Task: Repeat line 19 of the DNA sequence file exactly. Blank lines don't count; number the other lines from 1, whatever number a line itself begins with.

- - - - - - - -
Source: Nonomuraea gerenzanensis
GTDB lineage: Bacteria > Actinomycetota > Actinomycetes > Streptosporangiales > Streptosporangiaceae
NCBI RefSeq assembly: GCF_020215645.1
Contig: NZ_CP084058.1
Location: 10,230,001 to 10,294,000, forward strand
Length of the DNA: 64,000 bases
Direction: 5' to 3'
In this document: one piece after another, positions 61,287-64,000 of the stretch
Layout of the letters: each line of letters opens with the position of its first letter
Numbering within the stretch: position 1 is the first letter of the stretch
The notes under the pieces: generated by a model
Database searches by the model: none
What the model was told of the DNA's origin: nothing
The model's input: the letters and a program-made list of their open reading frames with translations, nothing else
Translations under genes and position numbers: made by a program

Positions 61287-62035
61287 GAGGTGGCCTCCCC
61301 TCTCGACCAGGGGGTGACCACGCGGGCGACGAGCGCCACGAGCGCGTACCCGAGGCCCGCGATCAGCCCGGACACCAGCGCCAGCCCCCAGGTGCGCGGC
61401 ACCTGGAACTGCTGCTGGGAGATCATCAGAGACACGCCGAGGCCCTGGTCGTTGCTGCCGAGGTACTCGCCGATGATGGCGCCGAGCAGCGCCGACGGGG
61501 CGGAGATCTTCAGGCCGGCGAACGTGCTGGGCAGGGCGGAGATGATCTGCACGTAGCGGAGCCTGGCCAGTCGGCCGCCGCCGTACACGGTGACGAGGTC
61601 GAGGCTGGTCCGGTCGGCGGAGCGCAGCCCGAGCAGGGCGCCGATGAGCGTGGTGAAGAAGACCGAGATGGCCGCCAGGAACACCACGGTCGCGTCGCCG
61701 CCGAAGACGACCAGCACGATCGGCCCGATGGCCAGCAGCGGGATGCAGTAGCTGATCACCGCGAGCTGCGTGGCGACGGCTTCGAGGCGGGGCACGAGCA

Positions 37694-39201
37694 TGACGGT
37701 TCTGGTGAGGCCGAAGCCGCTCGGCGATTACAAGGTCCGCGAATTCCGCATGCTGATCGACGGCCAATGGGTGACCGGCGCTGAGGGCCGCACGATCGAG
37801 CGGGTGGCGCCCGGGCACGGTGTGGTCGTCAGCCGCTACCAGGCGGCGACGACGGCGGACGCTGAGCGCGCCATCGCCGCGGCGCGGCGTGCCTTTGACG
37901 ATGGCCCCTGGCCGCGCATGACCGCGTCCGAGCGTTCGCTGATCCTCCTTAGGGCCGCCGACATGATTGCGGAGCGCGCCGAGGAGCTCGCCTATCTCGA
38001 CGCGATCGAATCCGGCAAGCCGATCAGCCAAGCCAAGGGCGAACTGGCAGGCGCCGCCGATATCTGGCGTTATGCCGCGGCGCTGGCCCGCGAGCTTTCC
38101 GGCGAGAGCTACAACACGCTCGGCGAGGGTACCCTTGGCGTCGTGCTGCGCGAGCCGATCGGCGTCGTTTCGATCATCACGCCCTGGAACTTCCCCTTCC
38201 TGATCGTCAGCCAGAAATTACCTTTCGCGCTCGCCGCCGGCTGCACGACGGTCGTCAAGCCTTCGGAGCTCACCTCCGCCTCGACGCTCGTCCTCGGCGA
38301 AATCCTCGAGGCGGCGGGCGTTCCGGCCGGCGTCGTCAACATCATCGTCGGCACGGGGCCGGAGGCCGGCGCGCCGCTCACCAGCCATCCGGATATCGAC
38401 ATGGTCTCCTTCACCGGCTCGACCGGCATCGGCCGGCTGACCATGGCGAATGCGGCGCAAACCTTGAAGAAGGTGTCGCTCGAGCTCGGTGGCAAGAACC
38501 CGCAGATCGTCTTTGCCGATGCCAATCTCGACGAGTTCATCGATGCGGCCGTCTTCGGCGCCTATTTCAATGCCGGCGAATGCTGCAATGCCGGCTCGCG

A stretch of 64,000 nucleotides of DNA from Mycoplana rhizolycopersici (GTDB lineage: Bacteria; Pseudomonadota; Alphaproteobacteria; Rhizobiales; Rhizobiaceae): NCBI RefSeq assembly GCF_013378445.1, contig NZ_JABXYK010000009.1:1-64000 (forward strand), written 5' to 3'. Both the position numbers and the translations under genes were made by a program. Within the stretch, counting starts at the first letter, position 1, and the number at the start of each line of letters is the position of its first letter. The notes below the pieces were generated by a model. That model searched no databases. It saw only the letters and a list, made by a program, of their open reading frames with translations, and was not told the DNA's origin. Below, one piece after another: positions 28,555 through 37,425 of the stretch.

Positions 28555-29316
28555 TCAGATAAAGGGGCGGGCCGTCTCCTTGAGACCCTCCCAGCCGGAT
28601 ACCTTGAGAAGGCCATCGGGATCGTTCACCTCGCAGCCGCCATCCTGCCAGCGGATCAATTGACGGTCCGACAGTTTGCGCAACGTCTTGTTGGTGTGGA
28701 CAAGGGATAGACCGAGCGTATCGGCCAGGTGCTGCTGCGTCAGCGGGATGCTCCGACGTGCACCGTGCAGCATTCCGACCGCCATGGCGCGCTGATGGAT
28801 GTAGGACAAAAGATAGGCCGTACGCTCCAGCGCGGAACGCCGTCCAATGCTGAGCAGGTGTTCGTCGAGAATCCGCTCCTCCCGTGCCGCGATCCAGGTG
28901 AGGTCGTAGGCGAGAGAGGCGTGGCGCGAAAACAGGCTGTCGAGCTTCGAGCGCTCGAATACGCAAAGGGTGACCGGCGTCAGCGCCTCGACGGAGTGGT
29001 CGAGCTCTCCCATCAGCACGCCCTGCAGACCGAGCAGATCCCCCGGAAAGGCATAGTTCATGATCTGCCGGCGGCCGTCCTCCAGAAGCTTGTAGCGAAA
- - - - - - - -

61401 ACCTGGAACTGCTGCTGGGAGATCATCAGAGACACGCCGAGGCCCTGGTCGTTGCTGCCGAGGTACTCGCCGATGATGGCGCCGAGCAGCGCCGACGGGG